Kukla's Korner Hockey
from an online chat today at the Columbus Dispatch,
Prospal, Lombardi, or Antropov, who do you prefer and who currently tops the CBJ’s wish list?
Aaron Portzline: I’m a Lombardi guy because I know he can play center. The other two might be best served as wingers. Plus, Lombardi has a history of playing with Rick Nash in international competition, and they’ve done well together.
What do you believe it would take on our part to get Lombardi here? Do you know if there are any other teams interested in him? What would his cap hit be?
Aaron Portzline: I’ve heard they want a defenseman, so Klesla makes sense. Not sure Methot would do it. Don’t worry about the cap hit, as it’s not really pertinent in Columbus. He’s making $1.85M this season and $2.35M next season. After that, he’s a UFA.
much more on the Blue Jackets…
from Ray Slover of the Sporting News,
Hitchcock believes he has a solid enough defense, with shutdown guys and puck movers. Now, the Jackets need that extra kick for the offense. They miss shiny rookie Derick Brassard, whose season is toast after shoulder surgery.
Does Jordan Staal unbutton your jacket? If the Penguins go into sell mode, he’ll be available.
Does Nik Antropov turn down you collar? The idea of Antropov playing with Nash has Jackets watchers slobbering all over themselves.
Does Erik Cole add shine to your buttons? If he’s on top of his game, Cole could be a Hitchcock player and the power forward they need.
Or is Bill Guerin that trick up your sleeve? That might be a stretch, because of his so-so playoff production, but when Billy’s hot, he’s hot.
from Aaron Portzline of the Columbus Dispatch,
Nationwide Arena is dark and quiet when Blue Jackets coach Ken Hitchcock arrives each morning around 6, a newspaper in one hand and a coffee in the other. He doesn’t go straight to his office. That can wait. He heads for the arena’s empty lower bowl.
“I love the solitude of the rink in the early morning,” Hitchcock said. “I can think when it’s that quiet I sit there and soak it all up while I’m getting ready for the day to get rolling. You can feel the building and all the stories it has to tell, almost like it’s alive.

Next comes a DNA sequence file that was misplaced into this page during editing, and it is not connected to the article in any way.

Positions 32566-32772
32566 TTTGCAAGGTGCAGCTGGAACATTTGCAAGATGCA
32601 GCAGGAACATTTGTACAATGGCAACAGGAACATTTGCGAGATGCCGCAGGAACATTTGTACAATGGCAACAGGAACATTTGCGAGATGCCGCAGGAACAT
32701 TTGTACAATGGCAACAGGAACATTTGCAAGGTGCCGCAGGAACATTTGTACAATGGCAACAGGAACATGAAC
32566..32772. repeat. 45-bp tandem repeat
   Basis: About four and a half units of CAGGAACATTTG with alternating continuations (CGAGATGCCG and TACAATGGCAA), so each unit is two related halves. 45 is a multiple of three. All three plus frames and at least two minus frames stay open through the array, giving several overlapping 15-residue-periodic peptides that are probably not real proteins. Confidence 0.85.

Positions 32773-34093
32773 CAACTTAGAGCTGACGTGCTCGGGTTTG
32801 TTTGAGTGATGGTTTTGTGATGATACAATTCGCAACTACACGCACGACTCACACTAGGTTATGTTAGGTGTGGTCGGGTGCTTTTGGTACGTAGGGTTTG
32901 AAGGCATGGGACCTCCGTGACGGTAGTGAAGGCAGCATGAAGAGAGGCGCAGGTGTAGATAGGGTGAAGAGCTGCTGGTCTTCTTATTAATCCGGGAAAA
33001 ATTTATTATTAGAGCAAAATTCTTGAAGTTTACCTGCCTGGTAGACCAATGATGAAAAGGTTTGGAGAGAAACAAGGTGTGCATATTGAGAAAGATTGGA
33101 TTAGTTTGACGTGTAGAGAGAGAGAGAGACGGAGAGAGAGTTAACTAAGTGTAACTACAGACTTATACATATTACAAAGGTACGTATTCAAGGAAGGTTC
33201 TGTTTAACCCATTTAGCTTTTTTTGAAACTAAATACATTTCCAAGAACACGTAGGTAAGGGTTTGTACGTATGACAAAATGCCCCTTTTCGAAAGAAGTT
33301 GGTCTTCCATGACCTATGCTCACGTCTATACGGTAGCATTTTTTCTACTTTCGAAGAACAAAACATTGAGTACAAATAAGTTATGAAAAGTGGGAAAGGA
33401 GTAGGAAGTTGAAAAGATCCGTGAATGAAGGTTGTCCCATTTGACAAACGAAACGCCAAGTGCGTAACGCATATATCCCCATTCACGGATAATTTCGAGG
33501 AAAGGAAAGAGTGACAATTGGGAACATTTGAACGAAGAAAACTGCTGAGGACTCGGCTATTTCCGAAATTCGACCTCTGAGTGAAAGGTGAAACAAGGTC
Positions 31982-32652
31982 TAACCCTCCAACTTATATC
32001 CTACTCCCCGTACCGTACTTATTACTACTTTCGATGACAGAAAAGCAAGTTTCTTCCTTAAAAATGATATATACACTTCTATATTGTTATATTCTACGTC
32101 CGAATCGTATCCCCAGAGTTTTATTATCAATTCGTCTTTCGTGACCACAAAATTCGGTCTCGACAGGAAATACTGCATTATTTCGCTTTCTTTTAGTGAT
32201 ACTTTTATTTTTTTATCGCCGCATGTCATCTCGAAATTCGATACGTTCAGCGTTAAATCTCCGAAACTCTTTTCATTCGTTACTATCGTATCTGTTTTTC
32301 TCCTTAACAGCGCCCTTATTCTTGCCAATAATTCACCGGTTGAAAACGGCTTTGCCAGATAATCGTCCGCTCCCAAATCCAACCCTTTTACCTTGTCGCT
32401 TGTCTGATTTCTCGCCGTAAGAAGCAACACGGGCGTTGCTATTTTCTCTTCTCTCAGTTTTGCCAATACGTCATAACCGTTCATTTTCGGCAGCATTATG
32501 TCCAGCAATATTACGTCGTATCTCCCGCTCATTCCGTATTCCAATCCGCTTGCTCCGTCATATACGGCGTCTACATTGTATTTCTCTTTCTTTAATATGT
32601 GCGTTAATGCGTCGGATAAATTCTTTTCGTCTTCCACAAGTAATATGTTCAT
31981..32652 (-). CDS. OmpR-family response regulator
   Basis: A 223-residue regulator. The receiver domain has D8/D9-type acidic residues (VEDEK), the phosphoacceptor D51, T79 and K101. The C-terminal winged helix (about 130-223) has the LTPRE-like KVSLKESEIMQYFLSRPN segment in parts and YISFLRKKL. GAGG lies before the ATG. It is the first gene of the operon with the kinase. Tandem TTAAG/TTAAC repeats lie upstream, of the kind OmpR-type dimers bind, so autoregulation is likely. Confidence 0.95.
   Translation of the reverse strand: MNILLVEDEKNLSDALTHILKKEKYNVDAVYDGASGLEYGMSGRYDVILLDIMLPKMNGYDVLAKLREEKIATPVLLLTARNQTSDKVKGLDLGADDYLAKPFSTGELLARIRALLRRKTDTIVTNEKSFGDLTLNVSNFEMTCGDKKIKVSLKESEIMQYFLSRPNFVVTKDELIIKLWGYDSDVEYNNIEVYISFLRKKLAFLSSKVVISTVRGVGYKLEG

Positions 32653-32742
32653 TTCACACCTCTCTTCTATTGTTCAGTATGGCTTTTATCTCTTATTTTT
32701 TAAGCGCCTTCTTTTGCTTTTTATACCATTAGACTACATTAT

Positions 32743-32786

“To me, it’s a beautiful place to be, especially when they have the curtains pulled back from the upstairs windows and the sun comes shining in on the ice.”
COLUMBUS, OHIO – The Columbus Blue Jackets have placed forward Fredrik Modin on injured reserve retroactive to February 14, club General Manager Scott Howson announced today. Modin, who suffered a lower body injury in last Saturday’s 5-1 win at Carolina, was evaluated by team physicians from OhioHealth upon the team’s return to Columbus and is expected to miss at least one week.
from Rory Boylen of the Hockey News,
Here are two tilts I always get up for because the potential for them to grow into something more than just another game is teetering on the edge of all-out war.
Detroit vs. Columbus
These are the culprits from the Friday game I alluded to earlier (and if you haven’t seen Steve Mason’s stacked-pads save on Henrik Zetterberg, two words come to mind: Dear Lord). The Red Wings, so dominant for so long in the barren Central Division, finally have a foe similar to that itch you can’t reach in the middle of your back. The Blue Jackets aren’t deep, they aren’t overly talented and they definitely don’t have much experience past the first 82 games of a season, but they have a hard-working team, a Ken Hitchcock system and this special kid named Mason.
more and a look at Philadelphia/Washington too…
from Rob Oller of the Columbus Dispatch,
Hitchcock, like Holland, would begin his ideal team with a goaltender. In Dallas, he saw the before/after effect of Ed Balfour, whose work in net helped the Stars win the 1998-99 Stanley Cup.
“You don’t realize how important a goalie is until you have one,” he said. Which is why the Blue Jackets are so better positioned for a deep run into the playoffs, once they finally get there, than many teams.